Mubaraq Alli ’20 Named a Winner of New York Giants Touchdown Fellowship

Mubaraq Alli ’20 Named a Winner of New York Giants Touchdown Fellowship

Mubaraq Alli ’20 Named a Winner of New York Giants Touchdown Fellowship

The New York Giants Touchdown Fellowship speaks directly to John Jay’s commitment to social mobility and uplifting underserved communities. Mubaraq Alli ’20, one of the inaugural recipients of the fellowship, knows just how powerful a helping hand can be for an individual or a community. As a young child, he lived with his grandparents in a small town in Nigeria that had no access to clean water. So, he made it his mission to get up early every day, walk to the nearest clean water source—which was several miles away—and collect fresh, clean water for his grandparents. “They were taking care of me, the least I could do was help take care of them,” says Alli, a Criminal Justice major, pointing to this experience as the source for his desire to help others. And now, thanks to the New York Giants Touchdown Fellowship, he’s working with the Bronx Defenders, a public defender non-profit based in the Bronx, New York to help communities and advance criminal and social justice reform. “The New York Giants Touchdown Fellowship brings me one step closer to attaining my dreams of helping underrepresented and underserved communities,” says Alli, grateful to the New York Giants and John Mara, President and CEO of the New York Giants for the opportunity. “Through this fellowship, I’ll be gaining valuable hands-on experience and help promote positive changes in low-income communities and for those individuals leaving the criminal justice system.”

“The New York Giants Touchdown Fellowship brings me one step closer to attaining my dreams of helping underrepresented communities.” —Mubaraq Alli

Moving to America
Coming to the United States at the age of nine, Alli’s journey from Nigeria to becoming winner of the New York Giants Touchdown Fellowship wasn’t an easy one. He struggled to acclimate to life in New York with its fast-paced lifestyle and cold winters. “I arrived in December 2010 in the middle of a snowstorm. It was my first time seeing snow and New York felt like another world to me,” he says. Transitioning to school was especially tough for Alli, who found himself feeling isolated. “Middle school was really difficult. I had a thick accent, so kids in the school knew I wasn’t born here. I had to deal with a lot of kids bullying me and calling me demeaning names. High school was just as tough, but I kept my head up as best as I could, stood up for myself, and made it through,” he says.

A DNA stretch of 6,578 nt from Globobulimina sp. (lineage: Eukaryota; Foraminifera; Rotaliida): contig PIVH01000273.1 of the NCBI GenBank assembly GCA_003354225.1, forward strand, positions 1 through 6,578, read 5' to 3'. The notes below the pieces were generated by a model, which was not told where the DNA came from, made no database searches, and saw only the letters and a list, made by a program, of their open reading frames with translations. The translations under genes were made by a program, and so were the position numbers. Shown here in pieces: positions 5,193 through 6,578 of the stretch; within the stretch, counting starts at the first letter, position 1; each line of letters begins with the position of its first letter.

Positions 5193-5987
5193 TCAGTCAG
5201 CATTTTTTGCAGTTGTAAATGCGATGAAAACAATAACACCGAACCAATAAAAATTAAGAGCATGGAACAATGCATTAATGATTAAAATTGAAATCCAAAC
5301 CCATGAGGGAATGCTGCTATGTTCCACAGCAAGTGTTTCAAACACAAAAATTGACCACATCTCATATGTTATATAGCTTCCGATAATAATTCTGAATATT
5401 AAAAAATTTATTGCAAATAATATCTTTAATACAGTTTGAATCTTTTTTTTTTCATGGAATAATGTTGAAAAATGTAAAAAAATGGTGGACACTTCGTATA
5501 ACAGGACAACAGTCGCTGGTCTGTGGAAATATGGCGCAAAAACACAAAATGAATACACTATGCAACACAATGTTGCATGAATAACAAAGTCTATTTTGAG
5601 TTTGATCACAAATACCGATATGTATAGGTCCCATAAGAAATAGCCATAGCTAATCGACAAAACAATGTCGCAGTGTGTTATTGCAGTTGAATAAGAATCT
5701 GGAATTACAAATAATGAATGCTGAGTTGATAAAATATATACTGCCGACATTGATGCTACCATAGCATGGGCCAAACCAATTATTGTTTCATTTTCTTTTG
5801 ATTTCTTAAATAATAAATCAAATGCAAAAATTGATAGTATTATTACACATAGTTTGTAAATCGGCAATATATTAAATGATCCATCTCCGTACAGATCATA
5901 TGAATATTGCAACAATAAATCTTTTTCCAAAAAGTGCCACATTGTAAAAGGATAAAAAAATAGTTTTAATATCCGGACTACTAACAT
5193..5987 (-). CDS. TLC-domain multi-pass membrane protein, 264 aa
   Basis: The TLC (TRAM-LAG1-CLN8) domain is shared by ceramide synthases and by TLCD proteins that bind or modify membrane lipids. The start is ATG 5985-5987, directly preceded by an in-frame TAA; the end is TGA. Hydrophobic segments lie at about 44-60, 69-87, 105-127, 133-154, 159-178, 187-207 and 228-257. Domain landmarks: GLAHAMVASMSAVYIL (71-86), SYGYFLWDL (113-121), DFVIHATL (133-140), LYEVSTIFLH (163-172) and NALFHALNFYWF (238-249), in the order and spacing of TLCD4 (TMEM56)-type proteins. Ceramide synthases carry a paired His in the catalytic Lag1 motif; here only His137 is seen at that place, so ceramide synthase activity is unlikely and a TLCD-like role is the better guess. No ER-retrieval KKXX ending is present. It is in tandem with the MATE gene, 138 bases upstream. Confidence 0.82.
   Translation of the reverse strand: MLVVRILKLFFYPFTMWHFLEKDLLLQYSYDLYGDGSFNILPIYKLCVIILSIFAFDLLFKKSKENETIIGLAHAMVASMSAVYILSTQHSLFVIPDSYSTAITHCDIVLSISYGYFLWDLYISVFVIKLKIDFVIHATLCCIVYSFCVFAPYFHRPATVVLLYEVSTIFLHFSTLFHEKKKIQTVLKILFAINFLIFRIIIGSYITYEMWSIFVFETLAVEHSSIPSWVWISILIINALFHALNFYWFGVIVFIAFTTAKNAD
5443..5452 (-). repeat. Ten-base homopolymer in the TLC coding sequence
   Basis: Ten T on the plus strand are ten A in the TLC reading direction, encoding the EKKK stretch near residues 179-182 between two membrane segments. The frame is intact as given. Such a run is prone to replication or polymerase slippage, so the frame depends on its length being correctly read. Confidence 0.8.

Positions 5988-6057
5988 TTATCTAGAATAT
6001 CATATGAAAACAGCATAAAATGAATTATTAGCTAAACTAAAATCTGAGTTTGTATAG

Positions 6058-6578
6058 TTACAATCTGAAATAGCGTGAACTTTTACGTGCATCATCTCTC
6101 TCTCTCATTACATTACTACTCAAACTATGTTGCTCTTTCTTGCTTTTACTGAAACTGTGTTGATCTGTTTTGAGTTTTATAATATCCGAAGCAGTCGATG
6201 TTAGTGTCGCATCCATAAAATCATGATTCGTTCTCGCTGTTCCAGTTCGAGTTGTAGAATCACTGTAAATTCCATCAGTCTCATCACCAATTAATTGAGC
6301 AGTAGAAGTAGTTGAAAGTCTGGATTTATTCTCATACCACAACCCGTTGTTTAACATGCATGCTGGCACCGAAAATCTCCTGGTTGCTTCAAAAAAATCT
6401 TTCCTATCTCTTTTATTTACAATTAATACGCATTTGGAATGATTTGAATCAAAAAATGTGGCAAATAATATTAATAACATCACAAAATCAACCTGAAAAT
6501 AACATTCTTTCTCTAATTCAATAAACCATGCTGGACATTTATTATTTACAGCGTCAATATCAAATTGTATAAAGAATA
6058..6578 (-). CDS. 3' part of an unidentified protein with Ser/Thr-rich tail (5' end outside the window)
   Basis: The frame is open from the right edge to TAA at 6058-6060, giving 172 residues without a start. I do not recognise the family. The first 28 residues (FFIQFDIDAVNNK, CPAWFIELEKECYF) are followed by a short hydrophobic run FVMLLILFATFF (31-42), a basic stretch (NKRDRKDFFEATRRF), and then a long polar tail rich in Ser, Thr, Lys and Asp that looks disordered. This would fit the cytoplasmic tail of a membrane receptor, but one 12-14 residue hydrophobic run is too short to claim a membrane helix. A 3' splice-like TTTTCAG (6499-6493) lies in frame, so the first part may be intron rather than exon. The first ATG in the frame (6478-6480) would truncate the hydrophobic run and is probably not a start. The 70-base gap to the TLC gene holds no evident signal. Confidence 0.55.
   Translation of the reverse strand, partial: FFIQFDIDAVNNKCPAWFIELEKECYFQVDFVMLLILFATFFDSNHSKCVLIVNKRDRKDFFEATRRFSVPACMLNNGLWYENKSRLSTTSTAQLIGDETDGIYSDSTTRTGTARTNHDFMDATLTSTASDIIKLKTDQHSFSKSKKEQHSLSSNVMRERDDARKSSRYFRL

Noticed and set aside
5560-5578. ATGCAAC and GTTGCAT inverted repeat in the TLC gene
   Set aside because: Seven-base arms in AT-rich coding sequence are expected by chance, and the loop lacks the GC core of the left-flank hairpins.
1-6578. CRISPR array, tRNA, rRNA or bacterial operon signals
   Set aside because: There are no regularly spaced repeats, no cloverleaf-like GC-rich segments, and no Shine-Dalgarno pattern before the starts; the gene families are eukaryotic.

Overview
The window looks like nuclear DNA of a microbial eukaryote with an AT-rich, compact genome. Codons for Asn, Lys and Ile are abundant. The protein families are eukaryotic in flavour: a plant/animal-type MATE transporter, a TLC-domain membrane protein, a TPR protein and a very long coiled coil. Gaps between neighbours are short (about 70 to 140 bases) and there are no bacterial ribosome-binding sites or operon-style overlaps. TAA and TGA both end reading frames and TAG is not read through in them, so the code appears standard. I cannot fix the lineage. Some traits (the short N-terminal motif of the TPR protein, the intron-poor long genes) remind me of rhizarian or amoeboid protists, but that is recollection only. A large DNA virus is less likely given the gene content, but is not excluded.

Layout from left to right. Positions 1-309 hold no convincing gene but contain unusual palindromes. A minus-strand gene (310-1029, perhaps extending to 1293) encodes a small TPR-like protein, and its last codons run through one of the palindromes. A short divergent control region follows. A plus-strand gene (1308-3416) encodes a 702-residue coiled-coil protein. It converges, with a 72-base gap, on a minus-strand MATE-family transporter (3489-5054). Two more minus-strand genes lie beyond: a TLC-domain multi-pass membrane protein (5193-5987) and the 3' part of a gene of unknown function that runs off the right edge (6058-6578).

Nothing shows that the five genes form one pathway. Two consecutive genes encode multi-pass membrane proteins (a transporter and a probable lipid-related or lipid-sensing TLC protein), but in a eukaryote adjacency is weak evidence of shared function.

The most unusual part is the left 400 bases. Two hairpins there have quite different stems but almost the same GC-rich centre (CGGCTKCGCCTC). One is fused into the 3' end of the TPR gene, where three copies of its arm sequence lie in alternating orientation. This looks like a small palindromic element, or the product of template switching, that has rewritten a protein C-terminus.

“At John Jay, I’ve been able to find my passion. I’ve zeroed in on social and criminal justice reform and the programs in place that work to ease the transition from prison back to society.” —Mubaraq Alli

Coming to John Jay
While Alli had big dreams for himself, he found that as he approached high school graduation, his future path wasn’t clear. “I didn’t really plan for college. I had no real focus. But then my son, Nasir, was born, and that’s when my priorities and purpose changed,” he explains. The birth of his son made Alli take a hard look at what he was doing with his life and provided him with a greater sense of clarity. “My son was my motivation to do better in life. I was at this point where I decided that I wanted and needed more out of life, so I applied to John Jay.” At the College, Alli found a community of peers who focused their energies on uplifting underserved communities, a desire that resembled his own. “At John Jay, I’ve been able to find my passion. I’ve zeroed in on social and criminal justice reform and programs that work to ease the transition from prison back to society. I have this deep desire to help criminal-justice involved individuals and individuals in low-income communities. They deserve to have a chance to succeed and thrive in life, and my hope is to offer them a helping hand.”

“I want to fight for the individual rights and civil rights of those who are transitioning from the criminal justice system back into society; for those who live in our poorest communities; and for immigrants.” —Mubaraq Alli

Winning the Fellowship
For Alli, the New York Giants Touchdown Fellowship symbolizes a big step toward achieving his dreams. The New York Giants Touchdown Fellowship means a lot to me because it helps pave the way to my dreams of becoming a lawyer and community advocate. I want to fight for the individual rights and civil rights of those who are transitioning from the criminal justice system back into society; for those who live in our poorest communities; and for immigrants,” says Alli. “With the Bronx Defenders, I’m working hands-on with members of the community. I’m helping folks fill out paperwork for housing, for food stamps, and other forms of assistance; directing people to attorneys that can help with court hearings; and, I’m working with individuals who left the criminal justice system and are trying to reintegrate back into society,” he explains. Looking to the future, Alli hopes to continue working with community organizations to uplift others and to strengthen his advocacy skills and deepen his own understanding of the criminal justice system. “After I graduate from John Jay, I’m hoping to work with the Vera Institute of Justice, and then go on to law school. My goal is to continue working on the ground level in our communities and also as a lawyer advocating for the rights of others,” he says. “It’s really powerful, moving work because it’s all about lifting others up, helping them when they’re down, and enabling them to see their potential. And that kind of care and support changes lives for the better.”